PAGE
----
The structure of a wooden pole

The basic structure of a wooden light pole is very similar to that of a steel pole.


The distance between the wooden section and the ground is typically 50–100 mm.The lowest section of the pole is made from galvanised steel. This reduces the transfer of moisture from the ground to the wood.

Steel top section

Our poles always have a steel top section: a spigot adapter for pole-top installations, an end cap for shaft-mounted arms, or a short horizontal spigot adapter.

The standard dimensions of spigot adapters are diameters of Ø60 and Ø76 and lengths of L=70 and L=100. Other dimensions are special order items.

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Wooden section

The shaft of our wooden poles is made of strength-graded glued laminated timber that has been glued with the heartwood facing outwards to minimise cracking. The shafts are either CNC-processed or planed into their final shape. Holes for cabling are drilled through the poles before they are shaped. During assembly, the poles are equipped with a cable pull to facilitate wiring.

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Steel base

In practice, all of our products can either be installed using a foundation or equipped with a flange plate for installation with anchor bolts. The steel components of the pole are hot-dip galvanized and powder coated to ensure both a long service life and a sophisticated appearance.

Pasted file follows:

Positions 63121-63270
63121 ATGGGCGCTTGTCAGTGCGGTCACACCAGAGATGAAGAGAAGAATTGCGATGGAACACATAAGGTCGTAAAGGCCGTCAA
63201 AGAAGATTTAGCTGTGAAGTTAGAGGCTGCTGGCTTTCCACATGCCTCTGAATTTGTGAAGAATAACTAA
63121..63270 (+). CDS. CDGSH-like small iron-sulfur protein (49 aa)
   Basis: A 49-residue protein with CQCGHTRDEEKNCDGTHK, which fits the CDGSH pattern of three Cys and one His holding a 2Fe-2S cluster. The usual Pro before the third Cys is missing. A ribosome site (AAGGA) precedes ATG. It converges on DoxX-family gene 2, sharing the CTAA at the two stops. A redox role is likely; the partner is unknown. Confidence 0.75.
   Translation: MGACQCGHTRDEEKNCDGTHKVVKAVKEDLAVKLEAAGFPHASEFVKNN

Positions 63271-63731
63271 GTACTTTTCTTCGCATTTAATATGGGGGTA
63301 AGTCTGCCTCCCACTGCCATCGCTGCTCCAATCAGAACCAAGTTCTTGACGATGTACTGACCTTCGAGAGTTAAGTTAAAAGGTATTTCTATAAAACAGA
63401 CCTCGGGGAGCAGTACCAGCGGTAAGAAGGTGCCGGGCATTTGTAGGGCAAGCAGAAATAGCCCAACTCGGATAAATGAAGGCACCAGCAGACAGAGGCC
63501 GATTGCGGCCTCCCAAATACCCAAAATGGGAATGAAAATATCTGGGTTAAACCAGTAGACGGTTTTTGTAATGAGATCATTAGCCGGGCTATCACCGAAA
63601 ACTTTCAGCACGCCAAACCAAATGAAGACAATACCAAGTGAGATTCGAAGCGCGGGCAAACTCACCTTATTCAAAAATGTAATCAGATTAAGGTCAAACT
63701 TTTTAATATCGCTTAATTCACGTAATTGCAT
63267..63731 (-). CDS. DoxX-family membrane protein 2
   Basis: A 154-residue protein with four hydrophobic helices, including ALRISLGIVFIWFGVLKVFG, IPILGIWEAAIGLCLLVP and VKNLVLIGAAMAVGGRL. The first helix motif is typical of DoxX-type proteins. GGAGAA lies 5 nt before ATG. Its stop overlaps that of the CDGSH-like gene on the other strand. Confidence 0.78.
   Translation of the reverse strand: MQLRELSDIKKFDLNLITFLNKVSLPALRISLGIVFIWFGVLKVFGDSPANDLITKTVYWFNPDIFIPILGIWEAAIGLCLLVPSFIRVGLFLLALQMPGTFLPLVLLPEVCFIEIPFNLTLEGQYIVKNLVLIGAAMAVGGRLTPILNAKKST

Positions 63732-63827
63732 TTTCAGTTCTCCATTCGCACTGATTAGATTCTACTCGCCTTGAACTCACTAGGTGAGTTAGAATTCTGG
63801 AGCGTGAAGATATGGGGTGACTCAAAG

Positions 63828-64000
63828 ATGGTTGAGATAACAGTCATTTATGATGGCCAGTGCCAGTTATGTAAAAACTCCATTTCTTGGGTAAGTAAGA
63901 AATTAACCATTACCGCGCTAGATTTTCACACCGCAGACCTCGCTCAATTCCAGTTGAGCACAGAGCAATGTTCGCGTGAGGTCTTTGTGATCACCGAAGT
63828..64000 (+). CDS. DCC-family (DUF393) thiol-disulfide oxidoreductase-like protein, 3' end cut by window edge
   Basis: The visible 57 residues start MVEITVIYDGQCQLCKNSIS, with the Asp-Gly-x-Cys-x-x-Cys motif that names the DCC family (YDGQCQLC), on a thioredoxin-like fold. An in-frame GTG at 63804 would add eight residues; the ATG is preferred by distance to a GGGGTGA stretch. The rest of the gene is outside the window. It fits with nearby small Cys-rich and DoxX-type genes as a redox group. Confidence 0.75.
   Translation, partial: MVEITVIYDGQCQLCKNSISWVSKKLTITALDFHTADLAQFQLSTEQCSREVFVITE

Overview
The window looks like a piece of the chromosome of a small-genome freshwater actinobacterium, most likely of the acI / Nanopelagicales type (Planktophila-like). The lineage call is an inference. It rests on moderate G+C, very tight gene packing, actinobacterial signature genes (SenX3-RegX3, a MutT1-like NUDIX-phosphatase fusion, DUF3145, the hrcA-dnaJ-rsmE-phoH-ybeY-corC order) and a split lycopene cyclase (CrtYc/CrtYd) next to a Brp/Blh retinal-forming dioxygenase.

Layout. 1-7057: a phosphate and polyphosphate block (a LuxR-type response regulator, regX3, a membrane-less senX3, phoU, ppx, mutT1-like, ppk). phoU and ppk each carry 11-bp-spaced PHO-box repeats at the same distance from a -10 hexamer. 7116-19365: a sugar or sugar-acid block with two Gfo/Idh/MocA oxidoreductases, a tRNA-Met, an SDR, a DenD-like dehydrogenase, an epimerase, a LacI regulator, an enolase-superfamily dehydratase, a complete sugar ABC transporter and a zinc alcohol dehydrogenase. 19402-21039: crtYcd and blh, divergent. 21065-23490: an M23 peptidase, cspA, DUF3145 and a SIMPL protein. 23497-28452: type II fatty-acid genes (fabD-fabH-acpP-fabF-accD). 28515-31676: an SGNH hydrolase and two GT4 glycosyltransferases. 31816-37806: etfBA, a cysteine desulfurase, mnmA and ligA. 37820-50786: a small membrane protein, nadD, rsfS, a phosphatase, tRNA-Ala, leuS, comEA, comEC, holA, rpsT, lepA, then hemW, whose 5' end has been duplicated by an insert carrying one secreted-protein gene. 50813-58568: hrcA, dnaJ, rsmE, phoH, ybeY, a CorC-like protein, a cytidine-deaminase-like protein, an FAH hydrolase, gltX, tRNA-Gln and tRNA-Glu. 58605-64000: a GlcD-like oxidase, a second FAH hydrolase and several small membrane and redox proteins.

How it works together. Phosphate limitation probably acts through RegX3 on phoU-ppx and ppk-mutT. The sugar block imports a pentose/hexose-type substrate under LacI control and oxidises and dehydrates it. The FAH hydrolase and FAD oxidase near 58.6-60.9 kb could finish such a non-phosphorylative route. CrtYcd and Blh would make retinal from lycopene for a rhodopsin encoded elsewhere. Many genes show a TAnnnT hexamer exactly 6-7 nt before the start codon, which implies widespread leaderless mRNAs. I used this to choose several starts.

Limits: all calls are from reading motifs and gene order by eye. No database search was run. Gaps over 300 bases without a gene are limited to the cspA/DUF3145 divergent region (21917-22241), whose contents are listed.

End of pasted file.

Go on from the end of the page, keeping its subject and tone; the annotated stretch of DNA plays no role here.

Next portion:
The base section of a wooden pole will typically be thicker than that of a metal pole of the same height. This facilitates the installation of equipment by providing plenty of room for a large connection compartment behind a flush-mounted door. If necessary, a pole can have two or more handholes.

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Extra-long products

These products have dimensions that are impractical in terms of logistics. For example, high masts will typically be designed and manufactured using joints in the central sections of the shaft. The joints for these steel sections enable the construction of impressive and functional structures that are also visually interesting, as the joints can mirror the finish of other steel sections.

A good example is the 25-meter high wooden masts supplied by Tehomet in Rouen, France.

Tehomet manufactured a total of one single-hulled and eight double-hulled giants for the Seine shore landscape.

The high masts consist of two wooden frames connected by a steel joint. The dimensions of the Rouen high masts are huge: an adult-sized door leads into the service space of the two-frame mast!

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